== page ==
There you have it. This court ruling confirms what we all knew already but always tried to ignore. Ultimately it is the client who decides. The client may choose to stick with the partner and follow him/her to the new firm or remain with the old firm and continue with a different partner handling their mandates. The ruling will likely render any provisions in a partnership agreement that could in any way obstruct this freedom of a client, as being void. Firms will not be allowed to send a partner on gardening leave and will not be entitled to part of their future revenue. The more high-level question is if a non-compete preventing a lawyer to continue working for a client would be valid in the first place. Law firms will have to come up with different forms of ‘penalties’ for partners who want to join the competition. This should however not be a problem.
Clients should reconsider their position
It is not only for the law firms that the huge numbers of lateral partner movements have become a bit of a problem. Also, for law firm clients it is has become a nuisance. Have you ever asked clients how they feel about partners entrusted with their matters moving firm? We have asked this question many times and universally clients tell us that they hate it! It invariably causes problems and costs. Some partners move to firms that are not on the panel. Often the new firm will have a higher rate. What about the other partners and lawyers who are still at the old firm, that have been involved in the client’s matters. A partner’s lateral movement is never ever in the clients’ interest.
Here is my point. Why do clients still select law firms in the panel, if they, in about half of the instances, want to work with a particular partner. If the relationship between a client and a partner is so strong that the client will most likely follow the partner if he/she moves to a new firm, why not put this into writing? Engagement letters are invariably made between a client and a law firm. In about half the cases this would be wrong. In these situations, clients engage an individual lawyer, whom they want to work on their matters. If this is the case, this should be put into contact. The engagement then should be between the client and the lawyer, not with the firm. This engagement letter should then have clear provisions governing the situation if this lawyer moves to a new firm.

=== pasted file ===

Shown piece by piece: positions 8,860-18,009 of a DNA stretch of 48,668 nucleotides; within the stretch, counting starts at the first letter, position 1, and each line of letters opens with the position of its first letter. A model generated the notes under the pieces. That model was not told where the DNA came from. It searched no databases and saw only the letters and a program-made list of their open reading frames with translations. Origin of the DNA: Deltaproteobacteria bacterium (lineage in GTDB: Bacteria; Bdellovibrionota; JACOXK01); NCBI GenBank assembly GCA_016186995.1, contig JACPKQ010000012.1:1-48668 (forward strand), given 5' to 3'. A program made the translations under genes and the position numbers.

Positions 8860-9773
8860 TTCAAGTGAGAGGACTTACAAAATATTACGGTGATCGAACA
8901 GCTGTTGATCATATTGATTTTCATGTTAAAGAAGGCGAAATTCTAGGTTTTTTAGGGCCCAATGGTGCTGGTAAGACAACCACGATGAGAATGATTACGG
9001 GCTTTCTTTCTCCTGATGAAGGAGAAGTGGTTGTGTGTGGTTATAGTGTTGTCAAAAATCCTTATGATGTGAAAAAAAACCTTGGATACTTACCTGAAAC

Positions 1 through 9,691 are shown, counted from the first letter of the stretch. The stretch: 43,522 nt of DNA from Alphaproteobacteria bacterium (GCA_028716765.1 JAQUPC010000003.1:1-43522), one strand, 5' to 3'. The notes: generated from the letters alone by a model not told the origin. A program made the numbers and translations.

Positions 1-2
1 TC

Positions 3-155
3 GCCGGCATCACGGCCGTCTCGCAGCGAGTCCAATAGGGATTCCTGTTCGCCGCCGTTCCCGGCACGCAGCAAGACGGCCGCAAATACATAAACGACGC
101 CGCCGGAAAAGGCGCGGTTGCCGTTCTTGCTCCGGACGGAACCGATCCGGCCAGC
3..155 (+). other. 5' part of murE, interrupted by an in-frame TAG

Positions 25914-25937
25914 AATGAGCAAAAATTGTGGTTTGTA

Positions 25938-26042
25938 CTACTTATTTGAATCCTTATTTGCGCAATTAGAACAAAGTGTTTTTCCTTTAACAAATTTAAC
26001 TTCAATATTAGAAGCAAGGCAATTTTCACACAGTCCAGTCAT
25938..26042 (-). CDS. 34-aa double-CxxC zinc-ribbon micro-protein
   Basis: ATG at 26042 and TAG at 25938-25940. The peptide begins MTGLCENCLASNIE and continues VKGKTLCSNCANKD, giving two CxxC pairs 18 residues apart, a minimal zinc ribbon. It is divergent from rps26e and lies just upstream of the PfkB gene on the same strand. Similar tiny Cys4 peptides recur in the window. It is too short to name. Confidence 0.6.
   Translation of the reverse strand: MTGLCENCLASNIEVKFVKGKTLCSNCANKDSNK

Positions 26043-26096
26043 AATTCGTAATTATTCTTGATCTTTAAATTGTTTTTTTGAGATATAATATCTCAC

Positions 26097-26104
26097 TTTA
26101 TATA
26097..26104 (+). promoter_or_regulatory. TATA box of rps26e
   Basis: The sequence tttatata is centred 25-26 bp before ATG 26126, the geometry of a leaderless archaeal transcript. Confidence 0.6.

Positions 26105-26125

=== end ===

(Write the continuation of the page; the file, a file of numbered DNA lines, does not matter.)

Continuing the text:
All this is old school thinking
Those of you who know me, will be aware that I truly believe in teamwork. I am convinced that both clients and law firms will be better of if the relationship is not limited to one partner. Clients need law firms to make use of ‘swarm intelligence’ to find smart and innovative answers to the clients’ questions. However, the way law firms are organized today, most incentives stimulate one individual partner to monopolize the relationship with a client. Most law firms are aware that this system will cost them money on the long run. There are invariably lots of issues around lateral departures, succession in case of retirement and young partners building up their own practice.
For a law firm it would be clever to build many strong relationships between many of its lawyers and the client. This will not only mitigate the risks; it will also make the relationship much stronger. But as long as law firms keep thinking old school, their clients would be better off engaging a specific lawyer instead of a law firm.